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Give cyclists some space, it's the law

Cyclists Union gives a visual demonstration on safe passing distances

The Sudbury Cyclists Union held their second Pool Noodle Ride on Thursday, June 1. 

The ride was aimed at raising awareness of the one-metre passing law that was passed in 2015. 

Cyclists attached pool noodles to their bicycles to visually demonstrate the one-metre that drivers must give to a bicycle when they pass.

"The majority of riders aren't aware that this is a law now," said Rachelle Niemela, chair of the Sudbury Cyclists Union. 

"A lot of drivers aren't sure what a meter visually looks like so this ride is to give them an idea as to how much space you should allow a cyclist when passing them."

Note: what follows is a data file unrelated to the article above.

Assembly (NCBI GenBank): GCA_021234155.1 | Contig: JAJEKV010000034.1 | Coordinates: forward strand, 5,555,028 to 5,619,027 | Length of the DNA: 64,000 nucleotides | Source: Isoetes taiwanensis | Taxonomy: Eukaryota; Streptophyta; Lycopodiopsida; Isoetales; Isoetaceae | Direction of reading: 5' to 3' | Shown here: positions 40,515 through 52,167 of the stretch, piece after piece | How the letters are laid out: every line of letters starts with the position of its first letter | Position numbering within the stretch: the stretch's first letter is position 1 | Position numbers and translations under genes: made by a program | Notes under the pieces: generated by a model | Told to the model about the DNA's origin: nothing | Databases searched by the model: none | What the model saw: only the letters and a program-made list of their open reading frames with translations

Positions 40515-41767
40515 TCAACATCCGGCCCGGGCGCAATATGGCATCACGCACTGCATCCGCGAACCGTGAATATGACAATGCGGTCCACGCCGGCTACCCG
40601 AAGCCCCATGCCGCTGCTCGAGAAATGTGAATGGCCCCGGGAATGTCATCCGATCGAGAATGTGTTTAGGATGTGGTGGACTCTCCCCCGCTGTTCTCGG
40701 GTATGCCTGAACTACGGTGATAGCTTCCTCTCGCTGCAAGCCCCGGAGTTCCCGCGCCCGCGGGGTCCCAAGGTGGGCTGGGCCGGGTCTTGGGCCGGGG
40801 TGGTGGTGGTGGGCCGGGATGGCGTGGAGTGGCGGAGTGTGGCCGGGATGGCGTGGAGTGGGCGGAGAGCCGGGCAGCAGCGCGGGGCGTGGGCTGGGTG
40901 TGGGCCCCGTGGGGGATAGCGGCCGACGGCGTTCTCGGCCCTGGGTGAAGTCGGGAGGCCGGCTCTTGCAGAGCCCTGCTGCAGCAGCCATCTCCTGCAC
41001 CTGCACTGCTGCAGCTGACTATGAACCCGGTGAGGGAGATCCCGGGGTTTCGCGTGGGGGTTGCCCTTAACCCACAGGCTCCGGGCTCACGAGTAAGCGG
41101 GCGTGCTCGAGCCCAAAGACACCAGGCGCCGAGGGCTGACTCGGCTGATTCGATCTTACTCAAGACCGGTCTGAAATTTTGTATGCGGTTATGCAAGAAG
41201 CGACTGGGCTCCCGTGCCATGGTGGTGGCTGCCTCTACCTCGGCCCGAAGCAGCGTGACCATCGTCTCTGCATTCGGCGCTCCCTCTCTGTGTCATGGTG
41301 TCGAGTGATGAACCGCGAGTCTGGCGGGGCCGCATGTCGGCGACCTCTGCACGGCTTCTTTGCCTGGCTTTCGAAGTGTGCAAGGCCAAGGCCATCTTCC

The ride started at Science North with a first loop along Ramsey Lake Road, Paris Street, Notre Dame Avenue, Lasalle Boulevard, Barrydowne Road, the Kingsway, Cedar Street and Paris Street; and a second loop along Paris Street, Regent Street, Walford Road, Paris Street, and Ramsey Lake Road going back to Science North.

"We're trying to stick to some of the busiest roads in Sudbury so that more motorists will see us," said Ursula Sauvé, president of Rainbow Routes Sudbury.

This safe passing law requires that while passing a cyclist, a motor vehicle driver must leave a minimum one-metre passing distance between the bicycle and the motor vehicle. 

The one-metre distance is measured between the outmost part of the bicycle (for example the end of the handlebars or its mirror), and the outmost part of the motor vehicle (the vehicle’s mirror). 

The penalty for not following these guidelines is a fine up to $110. 

The Sudbury Cyclists Union reminds all road users to follow the rules of the road and to drive safely.

Additional information on bicycle safety and sharing the road with cyclists can be found at the Ministry of Transportation’s web page.


Matt Durnan

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